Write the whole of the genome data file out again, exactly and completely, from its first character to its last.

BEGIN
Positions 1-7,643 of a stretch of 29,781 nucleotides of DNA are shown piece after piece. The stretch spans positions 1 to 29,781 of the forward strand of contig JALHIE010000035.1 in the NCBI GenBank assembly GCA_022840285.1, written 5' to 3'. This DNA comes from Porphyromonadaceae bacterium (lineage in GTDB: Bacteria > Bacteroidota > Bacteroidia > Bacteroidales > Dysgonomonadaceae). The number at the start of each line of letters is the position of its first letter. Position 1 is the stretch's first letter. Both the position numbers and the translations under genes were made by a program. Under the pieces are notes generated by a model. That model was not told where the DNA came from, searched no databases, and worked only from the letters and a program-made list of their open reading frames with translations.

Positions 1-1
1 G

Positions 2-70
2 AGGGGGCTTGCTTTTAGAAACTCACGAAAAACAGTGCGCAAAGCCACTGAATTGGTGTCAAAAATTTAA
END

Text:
Positions 1-7,643 of a stretch of 29,781 nucleotides of DNA are shown piece after piece. The stretch spans positions 1 to 29,781 of the forward strand of contig JALHIE010000035.1 in the NCBI GenBank assembly GCA_022840285.1, written 5' to 3'. This DNA comes from Porphyromonadaceae bacterium (lineage in GTDB: Bacteria > Bacteroidota > Bacteroidia > Bacteroidales > Dysgonomonadaceae). The number at the start of each line of letters is the position of its first letter. Position 1 is the stretch's first letter. Both the position numbers and the translations under genes were made by a program. Under the pieces are notes generated by a model. That model was not told where the DNA came from, searched no databases, and worked only from the letters and a program-made list of their open reading frames with translations.

Positions 1-1
1 G

Positions 2-70
2 AGGGGGCTTGCTTTTAGAAACTCACGAAAAACAGTGCGCAAAGCCACTGAATTGGTGTCAAAAATTTAA